Its dust and weather-sealed construction help keep it clean when using the lens in rugged shooting conditions.
Who Its For
This product is for the advanced amateur or professional nature photographers
Currently, the Sony FE 200-600mm runs $1999 new (Amazon, B&H, & Adorama) or $1750 used (Amazon)
5 – The Budget Wildlife Photography Lens
The Tamron 70-300mm F/4-5.6 Di USD is a lightweight telephoto zoom lens with a wide zoom range and an affordable price tag that offers high image quality.
At half the Sony FE 70-300mm cost, the Tamron 70-300mm F4.5-5.6 has a great build quality, especially for this price point.
Its outer barrel is a high-quality composite plastic, similar to many more expensive lenses. Tamron added internal seals to keep moisture out of the lens and your camera.
Who Its For
The Tamron 70-300mm F4.5-5.6 is a great introductory lens with an impressive reach. This lens is a great bargain for someone starting out in nature or sports photography.
Currently, the Tamron 70-300mm F/4.5-6.3 Di runs $499 new (Amazon, B&H, & Adorama)
We’ve reviewed seven different lenses that would be perfect for wildlife photography. Sony’s own FE 200-600mm f/5.6-6.3 G OSS Lens is the best choice (and in my personal gear inventory). With its fast autofocus and incredible zoom range, it outperforms all (well, almost) all the other lenses on the list.
“Use a telephoto lens and maintain enough distance to allow your subject to behave naturally.”Audubon society
“Long lenses give a sense of intimacy with the subject while maintaining a working distance”Art Wolfe
Remember: always use ethical practices when capturing images and strive to ethically capture images with these guidelines in mind.
If you have any questions about which lens might work well for your specific needs, feel free to reach out directly, and we’ll help guide you through the process as needed! Let us know what kind of wildlife photographs are most interesting to you or if there are other types of lenses that interest you more than these listed here.
What are your favorite lenses for Sony a6000 cameras? Please let us know if you have any other questions about the best lens choices, and we’ll be glad to help out! Thank you so much for reading.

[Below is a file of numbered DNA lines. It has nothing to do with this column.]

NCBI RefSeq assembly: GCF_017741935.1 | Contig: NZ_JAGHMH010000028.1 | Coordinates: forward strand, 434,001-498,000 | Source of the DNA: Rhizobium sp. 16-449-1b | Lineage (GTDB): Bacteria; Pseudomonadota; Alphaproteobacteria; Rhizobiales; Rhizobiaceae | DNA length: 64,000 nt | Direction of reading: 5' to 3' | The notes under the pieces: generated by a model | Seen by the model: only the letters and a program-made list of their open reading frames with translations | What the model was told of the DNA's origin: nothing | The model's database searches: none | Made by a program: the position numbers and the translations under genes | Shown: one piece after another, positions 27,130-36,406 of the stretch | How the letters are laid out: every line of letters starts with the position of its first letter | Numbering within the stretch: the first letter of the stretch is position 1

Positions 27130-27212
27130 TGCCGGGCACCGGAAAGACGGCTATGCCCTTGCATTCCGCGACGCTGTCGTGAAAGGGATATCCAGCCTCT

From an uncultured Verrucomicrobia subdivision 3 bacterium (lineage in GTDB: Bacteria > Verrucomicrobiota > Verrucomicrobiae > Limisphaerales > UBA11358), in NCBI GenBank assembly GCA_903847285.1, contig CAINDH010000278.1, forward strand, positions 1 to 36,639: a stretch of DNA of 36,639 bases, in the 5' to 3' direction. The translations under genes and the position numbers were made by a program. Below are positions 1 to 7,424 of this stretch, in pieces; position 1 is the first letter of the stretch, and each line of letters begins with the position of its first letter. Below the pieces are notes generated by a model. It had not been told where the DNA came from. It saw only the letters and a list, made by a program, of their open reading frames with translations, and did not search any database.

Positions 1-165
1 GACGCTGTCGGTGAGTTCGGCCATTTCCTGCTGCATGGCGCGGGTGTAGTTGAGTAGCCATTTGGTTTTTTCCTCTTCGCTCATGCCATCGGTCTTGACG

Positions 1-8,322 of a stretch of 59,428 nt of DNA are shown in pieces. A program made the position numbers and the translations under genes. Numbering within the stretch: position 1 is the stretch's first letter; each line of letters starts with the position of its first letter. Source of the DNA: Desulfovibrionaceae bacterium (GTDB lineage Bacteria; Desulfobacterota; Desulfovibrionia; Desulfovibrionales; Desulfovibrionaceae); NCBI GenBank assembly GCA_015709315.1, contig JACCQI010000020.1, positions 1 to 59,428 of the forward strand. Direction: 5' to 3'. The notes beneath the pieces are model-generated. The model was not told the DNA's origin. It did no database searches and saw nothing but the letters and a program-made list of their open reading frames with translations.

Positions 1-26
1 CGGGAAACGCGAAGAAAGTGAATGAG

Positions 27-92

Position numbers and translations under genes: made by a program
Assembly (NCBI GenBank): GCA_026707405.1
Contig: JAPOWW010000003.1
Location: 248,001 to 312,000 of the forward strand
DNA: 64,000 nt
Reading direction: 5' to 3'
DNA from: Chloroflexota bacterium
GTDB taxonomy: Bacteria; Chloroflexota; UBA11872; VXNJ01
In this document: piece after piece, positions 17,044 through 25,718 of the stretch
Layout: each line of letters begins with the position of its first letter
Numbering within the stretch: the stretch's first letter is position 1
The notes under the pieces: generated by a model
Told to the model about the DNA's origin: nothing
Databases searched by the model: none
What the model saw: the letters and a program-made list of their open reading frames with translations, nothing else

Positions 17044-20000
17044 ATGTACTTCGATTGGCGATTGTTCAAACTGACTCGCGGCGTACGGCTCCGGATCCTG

If you liked this review, check out the Reviews section for more lens and camera suggestions.
Why use a Sony a6000 series for Wildlife Photography?
Sony’s full-frame A7 and A9 series cameras are incredible. However, Sony’s APS C cameras are perfect for wildlife photography. The crop sensor in the APS C cameras actually increases the magnification of any lens you attach to it.
Save some money so you can buy more lenses!
What makes a good Wildlife Lens?
When looking for a good wildlife lens, few factors to consider. A wildlife lens should be able to zoom in close to the animal while still providing a clear image. It should also be able to focus on objects that are far away. The lens should be durable so that it can withstand being dropped or hit. It is also important that the lens is lightweight so that it is easy to carry around.
There are few things more important than having a high-quality lens when shooting wildlife photography because animals can’t be controlled or directed like humans who model for photoshoots. You need every advantage you can get when photographing animals. Typically wildlife lenses are long telephoto zoom lenses that allow you to get close to your subject without being physically present.
It suggested that wildlife lenses have a minimum focal length of 300mm and can go up to 600mm or more. Wildlife photography is also challenging because it involves getting close enough to capture the shot without disturbing the animal or it’s environment.
Aperature is an important factor when taking wildlife images. You will likely be out taking photos at dawn or dusk and will need to gather as much light as possible. This means using a large aperture (aka shooting wide open). Remember, the lower the numeric value of the f stop, the larger the aperture opening (i.e., f/2.8 is larger than f/5).
When out in the preserves looking for birds and animals, you will be at the mercy of nature. When it starts to rain or gets very humid, you’ll need to keep your lens dry, so condensation does not affect image quality. Fortunately, most of the Sony Lenses are weather sealed. Even though that means it’s not 100% weatherproof, they will be capable of handling some rain without having issues.
Traveling out in nature for hours can be pretty tiring, especially if your lens weighs a ton. If you’re not in top shape, you may want to opt for a lighter wight lens. Take a look at the Sony FE 70-200mm or FE 70-300mm lenses. They’ve both got a good reach at half the weight of the Sony FE 200-600mm.
The final thing to consider when buying telephoto lenses for wildlife photos is if they provide image stabilization (OSS – Optical Steady Shot). In low-light situations, stabilization can allow you to handhold your camera and lens at a slower shutter speed and still get great shots.
Zoom or Prime Lens for Wildlife Photography?
A telephoto zoom lens gives you versatility and provides you with various focal sizes to choose from. It enables blending your photographs with different image styles. The prime lens allows for only fixed focal lengths. However, the zoom lens typically has different apertures depending on the focal point as you move towards telephoto angles. Generally, the prime lenses have much larger max apertures. Primers are generally cheaper than zooms, especially telephoto lenses.
- Which lens is best for wildlife photography?
- What is ethical wildlife photography?
- Is Sony a6500 good for wildlife?
- Is 400mm enough for wildlife photography?
- Is the Sony A6000 good for birding?
- Is the Sony A6000 still worth it in 2019?